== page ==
music. He introduced me to so many things but, by far, music
was the best of them. There were moments when I loved him. There
are moments when I miss him. If time were not a moving thing, and
we could make it stay, this hour of love would last forever, there'd be no coming day to shine a warning light and make us realize ...
... it's over. Life is short. Shorter for some than others. As
I said, there are moments when I miss him.

(I listen to Jonmark's song about his father . . . and I wonder
what it would have been like to have a home like that. Tears in my
eyes.)

BGee

Edited by - BarbraG on 02/25/2008 21:50:35
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Ailinn
Windchimer

1596 Posts

Posted - 03/01/2008 :  16:37:27  Show Profile  Edit Reply  Reply with Quote  View user's IP address  Delete Reply
Friday night at Sunrise Retirement Home~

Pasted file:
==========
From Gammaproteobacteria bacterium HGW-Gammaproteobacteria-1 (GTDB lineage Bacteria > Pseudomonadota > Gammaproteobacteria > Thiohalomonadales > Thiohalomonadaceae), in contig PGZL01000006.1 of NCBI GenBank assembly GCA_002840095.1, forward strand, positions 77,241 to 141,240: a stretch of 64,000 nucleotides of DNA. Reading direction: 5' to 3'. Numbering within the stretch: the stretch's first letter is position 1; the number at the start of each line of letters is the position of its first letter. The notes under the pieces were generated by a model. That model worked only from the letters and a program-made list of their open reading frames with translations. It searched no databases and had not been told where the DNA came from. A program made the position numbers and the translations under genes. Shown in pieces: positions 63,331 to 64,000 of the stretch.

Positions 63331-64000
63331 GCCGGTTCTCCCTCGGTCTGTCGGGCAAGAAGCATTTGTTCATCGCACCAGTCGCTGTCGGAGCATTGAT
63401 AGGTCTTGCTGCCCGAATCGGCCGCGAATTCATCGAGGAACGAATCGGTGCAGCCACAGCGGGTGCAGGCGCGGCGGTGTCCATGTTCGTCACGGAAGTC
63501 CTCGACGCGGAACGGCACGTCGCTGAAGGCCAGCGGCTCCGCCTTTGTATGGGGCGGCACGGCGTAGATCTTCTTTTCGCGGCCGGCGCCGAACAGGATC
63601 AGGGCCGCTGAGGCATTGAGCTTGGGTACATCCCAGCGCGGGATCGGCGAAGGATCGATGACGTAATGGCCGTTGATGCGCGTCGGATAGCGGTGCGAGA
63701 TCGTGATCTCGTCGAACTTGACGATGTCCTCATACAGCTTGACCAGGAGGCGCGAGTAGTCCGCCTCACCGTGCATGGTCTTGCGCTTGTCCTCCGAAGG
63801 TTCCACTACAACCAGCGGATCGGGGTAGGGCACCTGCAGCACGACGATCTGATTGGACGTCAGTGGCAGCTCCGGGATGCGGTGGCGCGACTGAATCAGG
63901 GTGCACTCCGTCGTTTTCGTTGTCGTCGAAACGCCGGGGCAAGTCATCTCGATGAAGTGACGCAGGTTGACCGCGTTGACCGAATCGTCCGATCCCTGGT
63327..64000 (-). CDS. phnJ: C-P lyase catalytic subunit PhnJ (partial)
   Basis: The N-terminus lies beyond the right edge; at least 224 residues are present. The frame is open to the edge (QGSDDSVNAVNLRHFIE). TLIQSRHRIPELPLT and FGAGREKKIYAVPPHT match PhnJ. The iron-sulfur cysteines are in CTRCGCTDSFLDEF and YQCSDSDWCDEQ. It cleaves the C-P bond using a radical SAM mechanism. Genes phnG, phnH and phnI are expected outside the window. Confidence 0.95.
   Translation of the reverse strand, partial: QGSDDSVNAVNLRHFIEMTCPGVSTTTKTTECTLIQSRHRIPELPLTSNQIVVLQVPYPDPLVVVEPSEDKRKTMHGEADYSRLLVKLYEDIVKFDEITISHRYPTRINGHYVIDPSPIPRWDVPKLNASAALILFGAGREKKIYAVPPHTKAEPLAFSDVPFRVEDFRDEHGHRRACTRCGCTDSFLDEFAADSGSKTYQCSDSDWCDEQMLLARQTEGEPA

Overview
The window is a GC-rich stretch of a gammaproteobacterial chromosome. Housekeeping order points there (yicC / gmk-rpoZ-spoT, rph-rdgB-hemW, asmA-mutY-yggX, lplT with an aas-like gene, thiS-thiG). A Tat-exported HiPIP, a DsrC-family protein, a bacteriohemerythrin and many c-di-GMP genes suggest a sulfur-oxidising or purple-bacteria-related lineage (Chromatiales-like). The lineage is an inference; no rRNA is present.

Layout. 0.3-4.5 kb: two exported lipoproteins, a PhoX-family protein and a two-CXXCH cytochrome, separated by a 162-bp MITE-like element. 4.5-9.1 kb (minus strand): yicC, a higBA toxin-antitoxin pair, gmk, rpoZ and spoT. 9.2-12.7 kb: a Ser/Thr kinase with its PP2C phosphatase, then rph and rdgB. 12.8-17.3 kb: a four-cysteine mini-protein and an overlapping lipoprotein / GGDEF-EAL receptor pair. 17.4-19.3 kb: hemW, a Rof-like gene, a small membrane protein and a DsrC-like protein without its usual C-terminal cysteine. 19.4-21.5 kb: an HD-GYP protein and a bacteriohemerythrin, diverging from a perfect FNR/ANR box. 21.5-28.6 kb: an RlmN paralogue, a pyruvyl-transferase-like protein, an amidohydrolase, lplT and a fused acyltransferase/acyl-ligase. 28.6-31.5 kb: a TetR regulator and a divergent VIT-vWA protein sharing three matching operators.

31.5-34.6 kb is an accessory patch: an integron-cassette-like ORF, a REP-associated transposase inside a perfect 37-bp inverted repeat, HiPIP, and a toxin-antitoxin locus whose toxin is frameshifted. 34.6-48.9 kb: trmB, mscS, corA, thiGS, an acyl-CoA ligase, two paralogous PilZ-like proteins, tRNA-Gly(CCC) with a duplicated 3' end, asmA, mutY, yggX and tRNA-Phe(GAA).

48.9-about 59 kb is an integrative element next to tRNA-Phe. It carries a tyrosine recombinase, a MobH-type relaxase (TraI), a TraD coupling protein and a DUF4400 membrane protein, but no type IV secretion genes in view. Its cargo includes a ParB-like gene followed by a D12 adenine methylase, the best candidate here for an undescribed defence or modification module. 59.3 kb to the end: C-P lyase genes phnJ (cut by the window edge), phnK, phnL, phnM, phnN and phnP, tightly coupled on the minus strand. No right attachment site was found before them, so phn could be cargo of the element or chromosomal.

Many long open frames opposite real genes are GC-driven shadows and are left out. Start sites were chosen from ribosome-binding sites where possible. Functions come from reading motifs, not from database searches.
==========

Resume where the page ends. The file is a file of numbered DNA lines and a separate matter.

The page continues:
1. Sure he had his quirks. That metal detector thing near drove me crazy. How he loved his 'finds', though. Saturday mornin's he'd be out early. Low tide he loved. Waves rollin' in slow an' him there with his Magno-matic. Some damn fool name they called it. I told him, "Lon, I wanna get to Wal-Mart before the crowd!" Famous Amos. Two for four bucks. My favorite. He'd come trottin' in after noon. Dump his trash on the patio table. I'd be in a sour sulk and he'd say, "Bess! C'mon look at this!" His treasure. Junk it was! An abalone-handle switchblade once. All rust. He got out the WD-40 and tried to work it. "You're just gonna hurt yourself," I told him, an' by God, he did! Didn't stop him, though. Wasn't 'til they paved that end of the beach and put up the pay booth that got him disgusted. Then we'd go to The Pier for fish and chips on Fridays. "You miss the old days, Lon?" I'd ask him. "Not as much as I thought I would," he'd say.